Check Times, Location, and Availability Cost: No Data Given. Waitlist Code: No Data Given.

CHEM 802. Seminar in Inorganic Chemistry.

Section 100.

Instructor(s):

Prerequisites: Graduate standing. (2).

Credits: (2).

Course Homepage: No homepage submitted.

Participation in the departmental seminars is required. Each student is expected to attend regularly one section of the weekly seminars and is required to present one seminar during his/her career. It is necessary to register for 2 credit hours in CHEM 80X in the term in which a seminar is given and a grade is given on the presentation. This must be done before admission to candidacy. (A later talk, the thesis colloquium, presenting the subject matter of the dissertation is given after the dissertation has been completed.)

Check Times, Location, and Availability Cost: No Data Given. Waitlist Code: No Data Given.

CHEM 803. Seminar in Organic Chemistry.

Section 100.

Instructor(s):

Prerequisites: Graduate standing. (2).

Credits: (2).

Course Homepage: No homepage submitted.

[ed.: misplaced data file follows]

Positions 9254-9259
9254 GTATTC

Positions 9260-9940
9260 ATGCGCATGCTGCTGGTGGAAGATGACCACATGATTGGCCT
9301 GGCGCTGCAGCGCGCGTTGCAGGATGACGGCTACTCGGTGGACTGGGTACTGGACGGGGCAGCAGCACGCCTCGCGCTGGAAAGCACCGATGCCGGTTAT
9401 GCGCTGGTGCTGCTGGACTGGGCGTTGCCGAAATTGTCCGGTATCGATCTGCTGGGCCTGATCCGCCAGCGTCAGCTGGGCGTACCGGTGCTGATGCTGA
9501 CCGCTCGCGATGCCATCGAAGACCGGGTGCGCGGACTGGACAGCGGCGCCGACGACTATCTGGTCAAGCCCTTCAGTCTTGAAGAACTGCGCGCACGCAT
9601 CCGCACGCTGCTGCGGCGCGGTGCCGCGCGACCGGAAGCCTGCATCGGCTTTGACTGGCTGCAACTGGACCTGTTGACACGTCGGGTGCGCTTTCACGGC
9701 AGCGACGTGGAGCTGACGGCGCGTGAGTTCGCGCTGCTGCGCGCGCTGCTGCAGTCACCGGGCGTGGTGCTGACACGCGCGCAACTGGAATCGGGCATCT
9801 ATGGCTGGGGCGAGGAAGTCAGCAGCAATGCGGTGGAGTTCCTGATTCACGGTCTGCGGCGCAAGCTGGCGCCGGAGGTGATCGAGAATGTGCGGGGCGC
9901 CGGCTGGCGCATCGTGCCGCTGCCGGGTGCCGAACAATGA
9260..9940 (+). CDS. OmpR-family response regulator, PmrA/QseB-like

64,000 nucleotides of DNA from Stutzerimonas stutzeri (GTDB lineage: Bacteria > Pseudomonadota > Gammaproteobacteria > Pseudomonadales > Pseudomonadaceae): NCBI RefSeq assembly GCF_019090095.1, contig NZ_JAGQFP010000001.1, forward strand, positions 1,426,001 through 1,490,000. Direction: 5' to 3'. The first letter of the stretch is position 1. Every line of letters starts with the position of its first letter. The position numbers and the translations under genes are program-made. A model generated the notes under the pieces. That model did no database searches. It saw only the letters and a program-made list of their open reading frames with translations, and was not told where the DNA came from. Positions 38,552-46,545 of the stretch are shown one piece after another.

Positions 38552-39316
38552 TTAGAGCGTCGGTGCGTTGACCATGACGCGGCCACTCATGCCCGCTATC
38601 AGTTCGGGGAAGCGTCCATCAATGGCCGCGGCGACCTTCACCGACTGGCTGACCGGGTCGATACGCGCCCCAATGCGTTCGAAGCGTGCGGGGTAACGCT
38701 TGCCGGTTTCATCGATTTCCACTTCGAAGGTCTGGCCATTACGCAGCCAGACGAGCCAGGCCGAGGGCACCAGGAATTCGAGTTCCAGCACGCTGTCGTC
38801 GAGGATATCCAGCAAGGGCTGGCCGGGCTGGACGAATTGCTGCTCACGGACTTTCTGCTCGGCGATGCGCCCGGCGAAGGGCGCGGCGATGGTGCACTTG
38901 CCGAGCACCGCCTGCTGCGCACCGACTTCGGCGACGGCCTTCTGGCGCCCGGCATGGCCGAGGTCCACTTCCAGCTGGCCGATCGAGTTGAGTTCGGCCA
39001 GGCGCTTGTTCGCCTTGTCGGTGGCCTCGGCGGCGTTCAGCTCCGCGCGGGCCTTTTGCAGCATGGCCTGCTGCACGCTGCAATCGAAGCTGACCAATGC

Participation in the departmental seminars is required. Each student is expected to attend regularly one section of the weekly seminars and is required to present one seminar during his/her career. It is necessary to register for 2 credit hours in CHEM 80X in the term in which a seminar is given and a grade is given on the presentation. This must be done before admission to candidacy. (A later talk, the thesis colloquium, presenting the subject matter of the dissertation is given after the dissertation has been completed.)

Check Times, Location, and Availability Cost: No Data Given. Waitlist Code: No Data Given.

CHEM 895. Research in Chemistry.

Instructor(s):

Prerequisites: Approval of Graduate Committee. Graduate standing. (1-4). (INDEPENDENT).

Credits: (1-4).

Course Homepage: No homepage submitted.

Research, the core of Michigan's Ph.D. program, involves applying state-of-the-art experimental techniques and theoretical frameworks toward developing a complete understanding of the nature of chemical and biological systems. Although you will be immersed in your chosen area of concentration, you will be encouraged to pursue an interdisciplinary approach to research. As the questions chemists ask become more complex, our vision must focus beyond fundamental chemical sciences into the interface with other disciplines. Joint studies are offered in many areas such as medicinal chemistry, macromolecular science, chemical physics and biophysics. Research groups in the department are organized into several areas: